I have known about Medicare for seniors for years, and in two weeks I will join their ranks. I have known about the well-functioning VA health care system for a long time, which includes a mixture of direct health services and health insurance. But only recently have I learned about the ESRD Medicare program that covers about 90% of people of all ages with this disease. Only recently have I learned about Hawaii’s excellent health insurance system that covers 90% of their residents. But I have known for a very long time that the health insurance system available for most other Americans is a failure for about 47 million of my fellow citizens.

Health insurance is a matter of life and death for the 45,000 Americans who will die in the next twelve months because they can’t afford adequate health insurance. If 45,000 Americans were killed during this next year by terrorists, I have no doubt that all Americans would want the government to do something to prevent such loss of life in the future, no matter what the cost.

According to a recent poll by the Employee Benefit Research Institute (EBRI), 83% of Americans favor a public option that all people can buy into. EBRI is no left-wing, socialist polling company. It is funded by many of the largest corporations in America. The only reason we don’t have a public option now is political ideology. When ideology keeps us from meeting human need, we reveal a disturbing character flaw. Political ideas are never an excuse for allowing human suffering. If we cannot overcome this trait, we are not the America that we claim to be.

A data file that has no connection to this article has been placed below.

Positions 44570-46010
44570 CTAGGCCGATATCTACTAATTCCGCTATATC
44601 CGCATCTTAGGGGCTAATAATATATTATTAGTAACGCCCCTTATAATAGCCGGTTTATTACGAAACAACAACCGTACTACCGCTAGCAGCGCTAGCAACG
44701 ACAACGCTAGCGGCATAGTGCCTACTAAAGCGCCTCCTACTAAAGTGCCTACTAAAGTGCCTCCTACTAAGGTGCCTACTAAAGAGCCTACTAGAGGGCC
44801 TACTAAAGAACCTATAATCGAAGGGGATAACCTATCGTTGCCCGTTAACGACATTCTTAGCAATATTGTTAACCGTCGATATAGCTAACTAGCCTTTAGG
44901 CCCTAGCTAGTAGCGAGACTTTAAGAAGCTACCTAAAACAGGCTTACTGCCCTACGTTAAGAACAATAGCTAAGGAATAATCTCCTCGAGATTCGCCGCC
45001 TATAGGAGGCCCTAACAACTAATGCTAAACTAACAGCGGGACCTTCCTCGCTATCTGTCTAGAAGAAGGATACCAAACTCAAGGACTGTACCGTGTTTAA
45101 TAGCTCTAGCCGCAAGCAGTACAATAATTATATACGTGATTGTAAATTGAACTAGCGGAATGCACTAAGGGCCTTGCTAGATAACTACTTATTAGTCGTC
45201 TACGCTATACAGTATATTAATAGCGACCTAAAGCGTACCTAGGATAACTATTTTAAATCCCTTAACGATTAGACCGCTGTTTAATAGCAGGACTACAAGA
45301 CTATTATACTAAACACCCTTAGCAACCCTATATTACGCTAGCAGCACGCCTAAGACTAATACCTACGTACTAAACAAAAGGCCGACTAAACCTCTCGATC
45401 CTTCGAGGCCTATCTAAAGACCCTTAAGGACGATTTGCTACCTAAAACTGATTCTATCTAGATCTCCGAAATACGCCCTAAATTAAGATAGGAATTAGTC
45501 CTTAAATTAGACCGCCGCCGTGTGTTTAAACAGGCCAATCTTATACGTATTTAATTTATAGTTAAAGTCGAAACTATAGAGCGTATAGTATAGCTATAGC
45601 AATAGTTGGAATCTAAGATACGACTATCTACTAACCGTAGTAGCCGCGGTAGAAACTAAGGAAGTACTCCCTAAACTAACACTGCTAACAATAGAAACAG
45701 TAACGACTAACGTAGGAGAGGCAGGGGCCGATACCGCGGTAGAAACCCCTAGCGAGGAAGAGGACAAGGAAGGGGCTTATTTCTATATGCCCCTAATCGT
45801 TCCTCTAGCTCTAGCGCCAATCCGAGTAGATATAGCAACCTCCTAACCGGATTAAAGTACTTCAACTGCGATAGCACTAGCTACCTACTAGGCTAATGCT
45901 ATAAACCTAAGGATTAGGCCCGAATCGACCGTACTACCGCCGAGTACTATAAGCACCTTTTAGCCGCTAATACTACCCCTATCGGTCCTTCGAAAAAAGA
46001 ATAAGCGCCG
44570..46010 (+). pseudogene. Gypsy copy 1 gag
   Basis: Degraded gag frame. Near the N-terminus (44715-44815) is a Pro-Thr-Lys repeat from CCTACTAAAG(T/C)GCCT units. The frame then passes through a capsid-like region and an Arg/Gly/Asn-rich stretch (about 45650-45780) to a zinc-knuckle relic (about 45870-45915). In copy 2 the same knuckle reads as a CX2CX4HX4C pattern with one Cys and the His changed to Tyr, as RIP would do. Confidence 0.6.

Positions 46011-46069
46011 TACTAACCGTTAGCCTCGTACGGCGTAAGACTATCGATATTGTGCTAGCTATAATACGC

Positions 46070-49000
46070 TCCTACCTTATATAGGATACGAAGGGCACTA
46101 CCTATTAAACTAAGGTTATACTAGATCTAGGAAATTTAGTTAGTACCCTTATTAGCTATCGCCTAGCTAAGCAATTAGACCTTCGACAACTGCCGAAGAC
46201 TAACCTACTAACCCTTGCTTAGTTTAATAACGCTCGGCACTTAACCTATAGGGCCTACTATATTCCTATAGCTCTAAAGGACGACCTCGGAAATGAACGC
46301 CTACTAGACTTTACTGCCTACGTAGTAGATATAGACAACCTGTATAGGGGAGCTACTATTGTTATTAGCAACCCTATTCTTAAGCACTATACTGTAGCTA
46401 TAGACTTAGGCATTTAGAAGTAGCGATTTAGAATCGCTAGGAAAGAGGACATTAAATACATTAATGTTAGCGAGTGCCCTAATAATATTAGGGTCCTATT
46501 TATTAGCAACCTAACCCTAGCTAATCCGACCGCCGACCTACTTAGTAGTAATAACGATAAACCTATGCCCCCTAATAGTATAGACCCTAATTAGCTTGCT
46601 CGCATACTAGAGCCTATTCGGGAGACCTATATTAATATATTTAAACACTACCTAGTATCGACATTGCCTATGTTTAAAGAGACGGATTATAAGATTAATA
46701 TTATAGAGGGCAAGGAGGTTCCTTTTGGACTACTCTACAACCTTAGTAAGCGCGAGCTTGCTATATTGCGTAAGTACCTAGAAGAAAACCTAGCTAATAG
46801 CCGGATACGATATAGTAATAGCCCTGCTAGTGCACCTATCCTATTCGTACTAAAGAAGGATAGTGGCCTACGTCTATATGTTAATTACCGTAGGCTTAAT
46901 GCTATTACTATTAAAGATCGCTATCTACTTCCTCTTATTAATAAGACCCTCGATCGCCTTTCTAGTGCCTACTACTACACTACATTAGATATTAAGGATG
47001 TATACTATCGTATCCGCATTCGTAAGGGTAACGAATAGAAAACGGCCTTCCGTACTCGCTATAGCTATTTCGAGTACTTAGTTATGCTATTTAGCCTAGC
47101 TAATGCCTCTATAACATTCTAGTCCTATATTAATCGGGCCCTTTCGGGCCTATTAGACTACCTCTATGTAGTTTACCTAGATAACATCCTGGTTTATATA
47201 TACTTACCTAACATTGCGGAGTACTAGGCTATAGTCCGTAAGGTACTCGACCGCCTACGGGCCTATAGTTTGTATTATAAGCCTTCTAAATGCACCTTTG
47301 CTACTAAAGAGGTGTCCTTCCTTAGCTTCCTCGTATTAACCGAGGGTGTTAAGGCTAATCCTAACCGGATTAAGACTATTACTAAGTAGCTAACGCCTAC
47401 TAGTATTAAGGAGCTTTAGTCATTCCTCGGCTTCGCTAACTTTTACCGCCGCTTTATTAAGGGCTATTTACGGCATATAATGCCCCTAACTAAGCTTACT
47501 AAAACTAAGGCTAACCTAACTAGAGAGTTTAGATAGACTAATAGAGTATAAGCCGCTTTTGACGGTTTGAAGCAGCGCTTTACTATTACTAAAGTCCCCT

© Freethought San Marcos, Lamar W. Hankins

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3 thoughts on “Freethought San Marcos: Health insurance has saved the lives of some Americans for 45 years

  1. Lamar,
    Right-on as usual.

    I’m only a bit more than a year short from medicare, but since retiring a couple of years ago I’ve been using only VA for my healthcare (paying co-pays for my VA visits and my VA-precsribed meds). I had no available option to get private health insurance due to pre-existing conditions, so I really feel for those younger than I who cannot get insured at anything like an affordable price.
    My wife is 60 and we are paying about $400/month for her BC/BS insurance, and she has no pre-existing conditions except high blood pressure (totally controlled by meds). In the last month, her doctor took her off the blood pressure med, and her BP has remained low – but we won’t be paying less per month for the insurance.